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Buddhism-inspired photographs, installations offer tranquility

Installation view of “Reflection” at K.O.N.G Gallery in Seoul (K.O.N.G Gallery)
Installation view of “Reflection” at K.O.N.G Gallery in Seoul (K.O.N.G Gallery)

Water gently swirls on a round-shaped sculpture topped with a magnetic stirrer. Staring at the swirling water, one may find himself falling into contemplation. The exhibition “Reflection” offers viewers a time to reflect on themselves and find tranquility in the pandemic times.

The exhibition “Reflection,” focusing on the philosophy of Buddhism in commemoration of Buddha’s birthday on Wednesday, is being held at K.O.N.G. Gallery in central Seoul. It is the last among a series of special exhibitions curated under the theme of the pandemic since early 2020. 

"Buddha Offering” by Michael Kenna (K.O.N.G Gallery)

The exhibition showcases sculptor Kim Seung-young’s installation works that convey Buddhist philosophy and British American photographer Michael Kenna’s photographs of Buddha statues and Buddhist temples taken over a 30-year period, from 1987 to 2019, while traveling across South Korea, Japan, Laos, Vietnam, China and India.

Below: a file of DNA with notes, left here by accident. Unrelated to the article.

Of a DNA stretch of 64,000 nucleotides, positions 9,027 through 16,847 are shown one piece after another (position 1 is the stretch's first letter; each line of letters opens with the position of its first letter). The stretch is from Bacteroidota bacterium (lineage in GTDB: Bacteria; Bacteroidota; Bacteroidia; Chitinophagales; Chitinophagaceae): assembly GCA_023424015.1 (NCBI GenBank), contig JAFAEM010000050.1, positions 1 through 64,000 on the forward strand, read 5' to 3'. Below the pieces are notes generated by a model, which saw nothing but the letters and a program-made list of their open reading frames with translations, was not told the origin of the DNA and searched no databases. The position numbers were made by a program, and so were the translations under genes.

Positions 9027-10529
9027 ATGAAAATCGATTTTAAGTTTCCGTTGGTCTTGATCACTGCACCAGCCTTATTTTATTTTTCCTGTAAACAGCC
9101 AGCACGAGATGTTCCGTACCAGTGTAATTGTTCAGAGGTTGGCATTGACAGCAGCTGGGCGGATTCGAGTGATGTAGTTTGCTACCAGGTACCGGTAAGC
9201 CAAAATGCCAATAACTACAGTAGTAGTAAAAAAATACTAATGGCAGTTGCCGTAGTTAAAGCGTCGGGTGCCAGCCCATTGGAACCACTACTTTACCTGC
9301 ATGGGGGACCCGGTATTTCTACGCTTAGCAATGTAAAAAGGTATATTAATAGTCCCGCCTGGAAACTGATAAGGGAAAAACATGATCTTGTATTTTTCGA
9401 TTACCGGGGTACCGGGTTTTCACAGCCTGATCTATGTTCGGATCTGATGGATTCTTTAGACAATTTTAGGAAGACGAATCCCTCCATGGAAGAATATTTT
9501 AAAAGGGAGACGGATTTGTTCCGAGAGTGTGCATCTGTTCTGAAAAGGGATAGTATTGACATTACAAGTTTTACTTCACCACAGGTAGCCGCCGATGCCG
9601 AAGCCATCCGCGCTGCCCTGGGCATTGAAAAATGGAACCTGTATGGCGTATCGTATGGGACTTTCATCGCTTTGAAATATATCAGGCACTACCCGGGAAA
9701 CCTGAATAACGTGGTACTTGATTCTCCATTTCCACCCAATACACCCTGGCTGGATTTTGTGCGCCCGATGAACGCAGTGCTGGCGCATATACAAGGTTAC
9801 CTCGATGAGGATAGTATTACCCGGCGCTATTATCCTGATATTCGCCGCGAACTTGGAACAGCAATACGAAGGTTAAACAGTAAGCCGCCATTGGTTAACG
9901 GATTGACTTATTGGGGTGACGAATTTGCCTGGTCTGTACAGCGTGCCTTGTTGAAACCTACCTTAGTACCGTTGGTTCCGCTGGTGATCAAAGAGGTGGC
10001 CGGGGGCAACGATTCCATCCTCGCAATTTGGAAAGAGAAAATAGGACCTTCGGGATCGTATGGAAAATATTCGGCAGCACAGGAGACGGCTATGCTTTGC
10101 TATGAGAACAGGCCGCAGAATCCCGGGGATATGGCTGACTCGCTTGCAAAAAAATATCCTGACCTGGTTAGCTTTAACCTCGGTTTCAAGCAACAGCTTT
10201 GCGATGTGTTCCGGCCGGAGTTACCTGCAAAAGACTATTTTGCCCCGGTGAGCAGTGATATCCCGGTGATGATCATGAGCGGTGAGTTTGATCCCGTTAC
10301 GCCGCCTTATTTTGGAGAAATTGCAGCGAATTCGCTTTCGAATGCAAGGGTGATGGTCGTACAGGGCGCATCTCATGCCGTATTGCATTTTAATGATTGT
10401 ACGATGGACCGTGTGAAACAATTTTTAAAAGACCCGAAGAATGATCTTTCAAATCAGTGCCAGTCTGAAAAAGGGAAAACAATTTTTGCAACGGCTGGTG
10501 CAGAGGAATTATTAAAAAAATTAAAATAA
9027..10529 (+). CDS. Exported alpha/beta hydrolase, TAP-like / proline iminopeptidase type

“Michael Kenna is a globally renowned photographer for the black-and-white photographs of his own (style),” K.O.N.G Gallery Director Gong Geun-hye told The Korea Herald. “These photographs were to have been shown at the Guimet National Museum of Asian Arts in Paris in April, but the exhibition was postponed to October. So we are able to present the works in Seoul in advance.“

Kenna is well known in South Korea for his famous black-and-white photograph “Pine Trees” which was at the center of attention in 2014 when he claimed that Korean Air used an almost identical image of his work for the company’s TV commercial. K.O.N.G Gallery lost the copyright lawsuit it filed against Korean Air.

At the center of the current exhibition is “A Thinking Buddha” by Kim which shows a bronze Buddha statue that appears to convey a variety of different feelings. The statute sits on moss covered red bricks. 

The gallery offers a virtual tour of the exhibition on its website, www.konggallery.com. The exhibition runs through May 23 at K.O.N.G Gallery in Jongno-gu, central Seoul.


By Park Yuna (yunapark@heraldcorp.com)   
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